Back to back Supermoon, solar eclipse events will leave stargazers awestruck

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March 20 solar eclipse is one of the most highly anticipated events this year, but what makes the event special is that it will be preceded by another celestial even dubbed Supermoon – the event when Moon is closest to the Earth as it possibly can be.

Supermoons aren’t as rare as solar eclipses and they occur every 13 months and 18 days owing to the oval shape of Moon’s orbit and its elliptical path around Earth. When in perigee, the moon is around 50,000 km closer than when it is furthest away from Earth, or in apogee.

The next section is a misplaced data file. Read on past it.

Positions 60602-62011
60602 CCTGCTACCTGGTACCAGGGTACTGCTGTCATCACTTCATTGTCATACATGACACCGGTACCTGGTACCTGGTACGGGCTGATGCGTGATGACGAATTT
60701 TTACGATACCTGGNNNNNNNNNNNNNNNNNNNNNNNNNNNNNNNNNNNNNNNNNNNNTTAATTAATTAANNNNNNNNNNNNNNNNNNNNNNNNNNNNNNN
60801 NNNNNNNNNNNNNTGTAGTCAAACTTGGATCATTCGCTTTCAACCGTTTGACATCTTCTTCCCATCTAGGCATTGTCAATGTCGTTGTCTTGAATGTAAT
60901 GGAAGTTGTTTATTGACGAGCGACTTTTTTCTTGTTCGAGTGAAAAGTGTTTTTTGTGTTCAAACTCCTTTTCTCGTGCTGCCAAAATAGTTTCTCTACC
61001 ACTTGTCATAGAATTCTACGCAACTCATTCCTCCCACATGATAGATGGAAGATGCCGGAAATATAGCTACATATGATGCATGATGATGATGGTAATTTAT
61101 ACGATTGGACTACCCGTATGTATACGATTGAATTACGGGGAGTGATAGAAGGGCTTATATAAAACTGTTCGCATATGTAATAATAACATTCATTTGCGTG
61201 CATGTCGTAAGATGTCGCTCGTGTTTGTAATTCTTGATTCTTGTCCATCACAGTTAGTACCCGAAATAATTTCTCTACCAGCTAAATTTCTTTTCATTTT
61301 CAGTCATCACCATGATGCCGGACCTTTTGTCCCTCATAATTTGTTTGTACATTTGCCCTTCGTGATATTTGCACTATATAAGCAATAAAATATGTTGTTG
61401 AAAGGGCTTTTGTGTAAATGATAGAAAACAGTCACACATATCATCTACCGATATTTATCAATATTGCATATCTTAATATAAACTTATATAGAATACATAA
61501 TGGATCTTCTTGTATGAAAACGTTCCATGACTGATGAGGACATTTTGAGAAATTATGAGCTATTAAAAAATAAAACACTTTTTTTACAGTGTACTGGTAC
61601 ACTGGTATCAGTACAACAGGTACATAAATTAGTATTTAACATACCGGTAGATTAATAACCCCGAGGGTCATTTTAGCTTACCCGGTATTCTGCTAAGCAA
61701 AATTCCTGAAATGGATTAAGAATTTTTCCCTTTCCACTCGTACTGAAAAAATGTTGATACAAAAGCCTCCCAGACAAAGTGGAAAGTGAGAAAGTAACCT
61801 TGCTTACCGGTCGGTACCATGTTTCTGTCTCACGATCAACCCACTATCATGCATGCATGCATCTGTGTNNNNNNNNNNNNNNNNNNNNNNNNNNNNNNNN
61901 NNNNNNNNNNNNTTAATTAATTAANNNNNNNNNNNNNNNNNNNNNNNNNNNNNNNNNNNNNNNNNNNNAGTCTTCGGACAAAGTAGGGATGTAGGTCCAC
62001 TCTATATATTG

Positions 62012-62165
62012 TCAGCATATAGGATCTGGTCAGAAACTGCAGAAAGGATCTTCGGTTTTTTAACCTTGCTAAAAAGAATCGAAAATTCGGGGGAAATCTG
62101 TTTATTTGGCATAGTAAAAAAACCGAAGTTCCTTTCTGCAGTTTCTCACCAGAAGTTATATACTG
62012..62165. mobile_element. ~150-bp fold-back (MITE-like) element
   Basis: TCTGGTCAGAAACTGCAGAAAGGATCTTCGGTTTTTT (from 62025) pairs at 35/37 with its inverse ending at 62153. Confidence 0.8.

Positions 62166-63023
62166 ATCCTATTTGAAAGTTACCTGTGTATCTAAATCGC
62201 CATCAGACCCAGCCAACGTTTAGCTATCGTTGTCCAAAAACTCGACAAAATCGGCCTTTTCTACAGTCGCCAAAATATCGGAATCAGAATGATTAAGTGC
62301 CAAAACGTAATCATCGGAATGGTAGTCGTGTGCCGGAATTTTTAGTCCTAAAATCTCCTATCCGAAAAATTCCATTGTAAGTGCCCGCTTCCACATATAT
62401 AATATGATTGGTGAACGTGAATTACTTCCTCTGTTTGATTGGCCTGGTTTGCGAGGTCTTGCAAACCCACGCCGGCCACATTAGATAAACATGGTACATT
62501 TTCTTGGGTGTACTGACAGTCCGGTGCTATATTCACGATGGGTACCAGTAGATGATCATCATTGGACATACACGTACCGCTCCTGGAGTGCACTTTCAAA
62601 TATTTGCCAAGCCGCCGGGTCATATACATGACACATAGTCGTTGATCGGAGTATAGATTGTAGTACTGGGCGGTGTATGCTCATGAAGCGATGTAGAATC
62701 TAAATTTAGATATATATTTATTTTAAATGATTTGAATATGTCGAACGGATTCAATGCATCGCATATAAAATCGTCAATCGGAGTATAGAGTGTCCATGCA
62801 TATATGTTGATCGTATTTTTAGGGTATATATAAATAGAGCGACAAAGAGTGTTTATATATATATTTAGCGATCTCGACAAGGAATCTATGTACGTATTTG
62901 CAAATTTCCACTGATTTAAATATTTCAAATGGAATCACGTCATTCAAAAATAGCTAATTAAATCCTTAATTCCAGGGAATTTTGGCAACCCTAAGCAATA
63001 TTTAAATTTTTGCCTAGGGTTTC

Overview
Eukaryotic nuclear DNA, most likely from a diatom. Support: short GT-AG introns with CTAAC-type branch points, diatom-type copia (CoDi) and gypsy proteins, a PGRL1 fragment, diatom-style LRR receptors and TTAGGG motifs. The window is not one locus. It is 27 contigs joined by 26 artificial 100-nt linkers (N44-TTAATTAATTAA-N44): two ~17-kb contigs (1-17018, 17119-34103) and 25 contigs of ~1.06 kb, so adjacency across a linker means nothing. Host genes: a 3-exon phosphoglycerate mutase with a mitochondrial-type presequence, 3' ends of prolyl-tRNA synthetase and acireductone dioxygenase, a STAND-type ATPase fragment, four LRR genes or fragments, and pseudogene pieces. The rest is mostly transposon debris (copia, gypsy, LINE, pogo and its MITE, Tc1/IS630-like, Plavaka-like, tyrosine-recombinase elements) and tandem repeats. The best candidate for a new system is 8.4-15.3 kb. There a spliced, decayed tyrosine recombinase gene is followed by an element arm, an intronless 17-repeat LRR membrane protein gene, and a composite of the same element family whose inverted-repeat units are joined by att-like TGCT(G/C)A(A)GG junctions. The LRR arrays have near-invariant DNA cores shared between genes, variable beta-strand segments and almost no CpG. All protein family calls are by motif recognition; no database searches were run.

The importance of March 19 is that on that day, the moon will become full on the same day it is in perigee appearing as an enormous, glowing orb in the sky.

The Supermoon is definitely worth looking at as stargazers will be able to witness the Moon in impressive detail and if viewed through binoculars or telescope, the Moon’s surface will reveal a lot more detail as compared to when viewed on full moon because it’s not this close.

The next day, i.e. March 20, those in Northern Europe, UK, Northern Africa will be treated with varying levels of solar eclipse. Those along the narrow belt between Iceland and the Outer Hebrides will witness a full solar eclipse however, the the UK the maximum obstruction will be at Lerwick at 96.9 per cent obstruction. [Read More: ]